In 2010 Liverpool failed to beat Tottenham to fourth in a four way battle that included Aston Villa and Manchester City – now in the relegation zone and champions of England, respectively.  It would be a surprise in three years time were a team from Merseyside or North London to win the league or get relegated but the outcome of this season may prove a barometer for which teams are looking up and which down in 2016.

Follow Simon on Twitter: @smiffysi

Follow The False Nine on Twitter: @The_False_Nine

6 thoughts on “The Battle for Fourth: North London and Merseyside

  1. Nicely written article with some good points. However, you make the assumption that Chelsea will be in the top 3. I believe Tottenham to be hitting the better form, Chelsea and Everton around evens, and Arsenal after them. I would not class Liverpool as any kind of threat this season – and this point is not made out of ignorance – as I believe they can do well next year once everyone has settled down and grown.
    I truly believe the 3rd and 4th spot are up for grabs to Chelsea, Everton, and Tottenham – in no predestined order.
    I completely agree with you about the impact a world class striker at Tottenham…It would change everything and a 3rd spot would most likely go to them.

  2. Liverpool are a massive club and no disrespect, but I cannot see Liverpool finishing in the top Four in the next three years. Arsenal will not have the same impact without RVP. He saved them last year and thems days ares overs. Everton, full of old fashioned pluck and endeavour, will finish 5th one place ahead of Arsenal in 6TH and Spuds will prob finish 3rd or 4th.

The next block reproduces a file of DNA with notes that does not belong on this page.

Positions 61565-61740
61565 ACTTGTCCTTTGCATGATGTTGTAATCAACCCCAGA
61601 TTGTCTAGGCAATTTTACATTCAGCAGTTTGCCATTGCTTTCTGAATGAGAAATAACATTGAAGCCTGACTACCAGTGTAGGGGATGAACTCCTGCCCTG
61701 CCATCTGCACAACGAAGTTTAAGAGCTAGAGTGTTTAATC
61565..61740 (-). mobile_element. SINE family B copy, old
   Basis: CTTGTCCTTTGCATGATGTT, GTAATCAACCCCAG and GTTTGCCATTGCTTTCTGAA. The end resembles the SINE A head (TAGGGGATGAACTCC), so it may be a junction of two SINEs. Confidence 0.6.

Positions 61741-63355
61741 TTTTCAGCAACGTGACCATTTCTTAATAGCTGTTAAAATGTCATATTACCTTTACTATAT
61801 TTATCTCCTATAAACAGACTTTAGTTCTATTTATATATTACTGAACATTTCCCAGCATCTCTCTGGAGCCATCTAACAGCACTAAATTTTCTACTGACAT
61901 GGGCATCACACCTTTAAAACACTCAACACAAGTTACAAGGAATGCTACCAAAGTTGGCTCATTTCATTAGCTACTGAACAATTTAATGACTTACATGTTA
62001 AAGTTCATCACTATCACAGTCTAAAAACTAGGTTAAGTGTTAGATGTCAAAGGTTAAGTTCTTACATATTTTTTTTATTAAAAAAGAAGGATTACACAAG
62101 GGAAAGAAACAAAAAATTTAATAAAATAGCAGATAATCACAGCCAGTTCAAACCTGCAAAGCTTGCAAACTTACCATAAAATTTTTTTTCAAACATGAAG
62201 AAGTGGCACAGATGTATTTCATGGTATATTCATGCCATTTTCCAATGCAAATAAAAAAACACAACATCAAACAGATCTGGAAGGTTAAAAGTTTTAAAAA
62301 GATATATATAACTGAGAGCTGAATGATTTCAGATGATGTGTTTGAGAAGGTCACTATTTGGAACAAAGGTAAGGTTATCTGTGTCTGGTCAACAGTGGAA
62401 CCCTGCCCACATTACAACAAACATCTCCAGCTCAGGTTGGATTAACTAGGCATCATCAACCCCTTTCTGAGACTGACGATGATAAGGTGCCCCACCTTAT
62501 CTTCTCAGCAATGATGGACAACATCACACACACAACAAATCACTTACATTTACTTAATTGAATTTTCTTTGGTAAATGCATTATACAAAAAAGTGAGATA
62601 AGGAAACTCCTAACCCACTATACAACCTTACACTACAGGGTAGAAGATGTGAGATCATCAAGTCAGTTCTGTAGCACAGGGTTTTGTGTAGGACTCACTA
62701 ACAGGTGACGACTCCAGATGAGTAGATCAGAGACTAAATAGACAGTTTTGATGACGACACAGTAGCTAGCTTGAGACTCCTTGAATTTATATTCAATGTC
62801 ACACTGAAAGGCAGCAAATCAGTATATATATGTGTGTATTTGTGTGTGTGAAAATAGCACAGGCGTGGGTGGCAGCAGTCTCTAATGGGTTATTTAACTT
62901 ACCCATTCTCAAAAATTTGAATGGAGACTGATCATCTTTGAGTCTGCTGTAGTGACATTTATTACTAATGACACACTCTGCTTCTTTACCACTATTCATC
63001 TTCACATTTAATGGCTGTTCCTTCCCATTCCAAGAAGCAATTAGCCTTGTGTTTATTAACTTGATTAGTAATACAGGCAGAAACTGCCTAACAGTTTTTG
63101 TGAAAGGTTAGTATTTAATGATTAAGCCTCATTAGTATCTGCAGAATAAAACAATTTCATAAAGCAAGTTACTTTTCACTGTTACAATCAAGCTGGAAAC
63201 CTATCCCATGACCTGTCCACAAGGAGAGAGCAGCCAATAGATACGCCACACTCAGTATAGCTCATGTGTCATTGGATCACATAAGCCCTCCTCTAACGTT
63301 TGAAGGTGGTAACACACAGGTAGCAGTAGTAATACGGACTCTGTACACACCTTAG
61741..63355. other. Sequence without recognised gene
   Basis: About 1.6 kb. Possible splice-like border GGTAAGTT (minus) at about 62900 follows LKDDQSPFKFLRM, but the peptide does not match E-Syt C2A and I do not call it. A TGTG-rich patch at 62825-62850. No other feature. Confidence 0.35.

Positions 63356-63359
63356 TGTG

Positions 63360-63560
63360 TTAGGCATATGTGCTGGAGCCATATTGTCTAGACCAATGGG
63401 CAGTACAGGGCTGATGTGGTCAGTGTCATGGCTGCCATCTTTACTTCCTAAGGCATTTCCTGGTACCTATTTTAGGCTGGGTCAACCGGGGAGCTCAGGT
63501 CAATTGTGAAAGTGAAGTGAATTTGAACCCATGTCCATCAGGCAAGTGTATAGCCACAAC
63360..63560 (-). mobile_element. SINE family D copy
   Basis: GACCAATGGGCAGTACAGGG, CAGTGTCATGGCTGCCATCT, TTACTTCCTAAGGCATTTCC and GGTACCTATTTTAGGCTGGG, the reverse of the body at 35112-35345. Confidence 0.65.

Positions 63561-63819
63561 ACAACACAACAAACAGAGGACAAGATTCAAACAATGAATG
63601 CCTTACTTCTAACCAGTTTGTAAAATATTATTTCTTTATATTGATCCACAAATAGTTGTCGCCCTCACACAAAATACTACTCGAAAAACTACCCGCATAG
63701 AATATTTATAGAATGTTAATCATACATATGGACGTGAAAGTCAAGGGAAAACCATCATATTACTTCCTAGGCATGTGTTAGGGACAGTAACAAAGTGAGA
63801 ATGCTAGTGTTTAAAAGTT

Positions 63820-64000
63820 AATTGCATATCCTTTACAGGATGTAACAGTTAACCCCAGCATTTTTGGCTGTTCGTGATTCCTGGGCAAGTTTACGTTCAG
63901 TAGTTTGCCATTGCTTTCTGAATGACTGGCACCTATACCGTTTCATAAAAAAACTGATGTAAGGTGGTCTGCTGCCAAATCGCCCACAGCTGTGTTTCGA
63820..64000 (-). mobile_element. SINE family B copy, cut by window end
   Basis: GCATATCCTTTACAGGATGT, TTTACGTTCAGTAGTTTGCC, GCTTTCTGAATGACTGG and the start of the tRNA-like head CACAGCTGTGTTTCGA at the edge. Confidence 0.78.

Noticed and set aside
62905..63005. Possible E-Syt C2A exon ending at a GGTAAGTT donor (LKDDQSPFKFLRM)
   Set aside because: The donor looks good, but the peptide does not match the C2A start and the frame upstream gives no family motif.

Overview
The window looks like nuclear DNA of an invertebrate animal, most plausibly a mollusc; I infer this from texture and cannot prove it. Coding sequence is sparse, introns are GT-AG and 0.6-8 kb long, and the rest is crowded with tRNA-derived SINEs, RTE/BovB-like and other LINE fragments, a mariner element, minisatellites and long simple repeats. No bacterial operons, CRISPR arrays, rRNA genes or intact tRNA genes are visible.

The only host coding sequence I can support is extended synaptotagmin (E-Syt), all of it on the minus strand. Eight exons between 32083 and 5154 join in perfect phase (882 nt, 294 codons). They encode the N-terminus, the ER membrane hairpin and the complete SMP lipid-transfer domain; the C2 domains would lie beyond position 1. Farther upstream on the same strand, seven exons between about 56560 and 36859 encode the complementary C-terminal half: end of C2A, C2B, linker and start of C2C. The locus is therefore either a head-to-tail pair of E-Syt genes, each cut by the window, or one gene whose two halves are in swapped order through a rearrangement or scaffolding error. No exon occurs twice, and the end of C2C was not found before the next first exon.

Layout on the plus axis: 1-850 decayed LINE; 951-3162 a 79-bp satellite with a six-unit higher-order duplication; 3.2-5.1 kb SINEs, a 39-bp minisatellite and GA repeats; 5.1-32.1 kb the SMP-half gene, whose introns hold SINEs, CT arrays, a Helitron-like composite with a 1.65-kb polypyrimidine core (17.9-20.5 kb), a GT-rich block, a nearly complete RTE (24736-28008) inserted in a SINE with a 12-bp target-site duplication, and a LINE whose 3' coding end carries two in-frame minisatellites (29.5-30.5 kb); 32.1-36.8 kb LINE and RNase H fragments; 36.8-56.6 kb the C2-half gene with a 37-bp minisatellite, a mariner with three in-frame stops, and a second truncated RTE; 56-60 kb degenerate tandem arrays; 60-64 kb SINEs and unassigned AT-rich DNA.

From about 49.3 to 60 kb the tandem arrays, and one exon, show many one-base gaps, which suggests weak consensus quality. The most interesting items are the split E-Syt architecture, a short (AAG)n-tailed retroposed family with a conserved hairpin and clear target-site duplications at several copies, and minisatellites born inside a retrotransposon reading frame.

3. Liverpool are not remotely involved in this. To reach the normal requirement of say 68 points, they need 37 points from 16 games eg 11 wins, 4 draws, 1 defeat or 12 wins, 1 draw, 3 defeats. You need to be on drugs to imagine that. So unless virtually everybody else slips up, it just isn’t happening.

    Everton – small squad, and horrific away programme. Their last seven away games include Man Utd, Arsenal, Tottenham, Liverpool and Chelsea. I can hear the wheels falling off even as we speak.

    Arsenal. Well Wenger said it himself about two weeks ago “I don’t know if this is a good team or a bad team”. Translated, we fall short against teams that show some guts and get in your face. On the other hand if we face a Newcastle that’s tired after tough game at OT, or a team down to ten men, like the Spurs team, that outplayed them with eleven, then we will move you around and beat you up.Increasingly Arsenal look like flat track bullies. However on days when their passing game doesn’t work, there is no Plan B. Plan B is currently residing at OT and Nou Camp.

    The final scores on the door will be( roughly)-
    Chelsea 72, Tottenham 70, Arsenal 65, Everton 62 and Liverpool well behind on 56.